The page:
Our results suggest two main findings: Providing bundled accessibility and housing information resulted in the selection of preferred locations that were closer to major destinations, as compared to the selections of individuals without access to the information; and individuals in the experimental group selected properties closer to transit lines that serve their destinations than members of the control group. Thus, providing housing seekers with information about their transit options from each unit may influence certain population subgroups to choose more transit-friendly locations than they would otherwise select. Our findings have implications for both the research and policy communities. At the level of public policy, the results suggest that information targeted towards individuals who are relocating can be used to enhance the attractiveness of locations that support multiple travel modes. Transportation and urban planners, health promoters, transit agencies, universities, and other institutions interested in promoting walking, bicycling, and transit use will find our results useful. For researchers, our results provide new evidence about how the connection between transportation and land use can be strengthened through policy attention that focuses on how transportation information can guide locational decisions.
DANIEL A. RODRIGUEZ, PhD
Dr. Rodriguez is an Assistant Professor in City and Regional Planning at the University of North Carolina, Chapel Hill. He holds a Bachelor of Science in business from Fordham University, a Master of Science in Transportation from the Massachusetts Institute of Technology, and a PhD in Urban, Technological, and Environmental Planning from the University of Michigan. His research focuses on the connection between transportation, land use, and activity. He recently coauthored the fifth edition of Urban Land Use Planning, to be published by University of Illinois Press in 2006.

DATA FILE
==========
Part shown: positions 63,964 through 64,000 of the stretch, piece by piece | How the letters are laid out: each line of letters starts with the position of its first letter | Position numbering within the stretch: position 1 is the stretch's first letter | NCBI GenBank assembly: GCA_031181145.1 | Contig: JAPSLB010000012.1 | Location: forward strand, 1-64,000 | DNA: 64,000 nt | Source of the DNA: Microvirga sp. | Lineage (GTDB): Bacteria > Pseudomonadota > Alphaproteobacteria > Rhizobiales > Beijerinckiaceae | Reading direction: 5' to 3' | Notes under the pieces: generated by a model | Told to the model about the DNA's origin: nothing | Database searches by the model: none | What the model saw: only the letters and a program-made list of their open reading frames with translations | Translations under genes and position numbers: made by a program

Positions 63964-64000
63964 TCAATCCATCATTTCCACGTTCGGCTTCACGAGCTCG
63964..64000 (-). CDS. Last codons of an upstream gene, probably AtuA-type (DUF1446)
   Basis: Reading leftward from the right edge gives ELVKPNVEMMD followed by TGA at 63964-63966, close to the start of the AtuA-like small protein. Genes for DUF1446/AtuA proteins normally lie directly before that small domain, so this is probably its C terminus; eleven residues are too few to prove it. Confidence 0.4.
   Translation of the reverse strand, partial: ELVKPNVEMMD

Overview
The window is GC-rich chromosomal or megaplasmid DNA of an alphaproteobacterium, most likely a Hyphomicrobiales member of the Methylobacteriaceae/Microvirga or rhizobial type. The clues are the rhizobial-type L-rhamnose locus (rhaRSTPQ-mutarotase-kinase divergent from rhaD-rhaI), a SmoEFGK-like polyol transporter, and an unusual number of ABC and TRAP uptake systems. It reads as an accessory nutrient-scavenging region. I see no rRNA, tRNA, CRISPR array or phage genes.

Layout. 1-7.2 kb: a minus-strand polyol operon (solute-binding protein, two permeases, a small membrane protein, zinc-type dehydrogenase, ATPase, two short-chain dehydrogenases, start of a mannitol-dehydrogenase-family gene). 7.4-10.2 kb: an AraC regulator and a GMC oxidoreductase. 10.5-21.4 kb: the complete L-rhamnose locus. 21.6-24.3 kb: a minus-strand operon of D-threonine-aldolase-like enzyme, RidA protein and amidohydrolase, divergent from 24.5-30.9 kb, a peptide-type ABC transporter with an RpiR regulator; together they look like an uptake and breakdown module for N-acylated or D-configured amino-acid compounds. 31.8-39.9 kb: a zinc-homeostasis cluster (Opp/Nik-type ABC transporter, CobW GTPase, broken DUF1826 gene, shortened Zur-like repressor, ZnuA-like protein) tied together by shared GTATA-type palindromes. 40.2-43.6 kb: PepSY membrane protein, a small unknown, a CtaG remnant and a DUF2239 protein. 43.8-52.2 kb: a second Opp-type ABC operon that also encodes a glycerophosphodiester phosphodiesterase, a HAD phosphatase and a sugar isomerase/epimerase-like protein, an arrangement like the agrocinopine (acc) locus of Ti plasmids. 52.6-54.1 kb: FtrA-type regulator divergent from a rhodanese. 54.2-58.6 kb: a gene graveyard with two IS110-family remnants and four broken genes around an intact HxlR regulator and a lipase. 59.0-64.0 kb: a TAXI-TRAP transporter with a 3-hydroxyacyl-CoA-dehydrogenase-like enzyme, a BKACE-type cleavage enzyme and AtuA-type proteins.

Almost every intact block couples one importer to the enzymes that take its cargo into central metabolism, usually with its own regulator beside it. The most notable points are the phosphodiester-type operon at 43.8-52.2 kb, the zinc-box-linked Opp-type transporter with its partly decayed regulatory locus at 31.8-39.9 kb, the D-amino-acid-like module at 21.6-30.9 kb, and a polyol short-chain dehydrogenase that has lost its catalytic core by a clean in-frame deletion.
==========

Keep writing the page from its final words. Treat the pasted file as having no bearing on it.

JONATHAN LEVINE, PhD
Dr. Levine is Associate Professor and Chair of Urban and Regional Planning in the Taubman College of Architecture and Urban Planning at the University of Michigan. His interests are in transportation and land-use policy. He has completed two previous Mineta Transportation Institute projects: Developer- Planner Interaction in Transportation and Land Use Sustainability (with Aseem Inam and Richard Werbel), and Land Use and Transportation Alternatives: Constraint or Expansion of Household Choices? (with Aseem Inam, Richard Webel, and Gwo-Wei Torng). He recently completed a book on transportation and land-use issues, entitled Zoned Out: Regulation, Markets, and Choices in Transportation and Metropolitan Land Use, to be published by Resources for the Future Press in September 2005.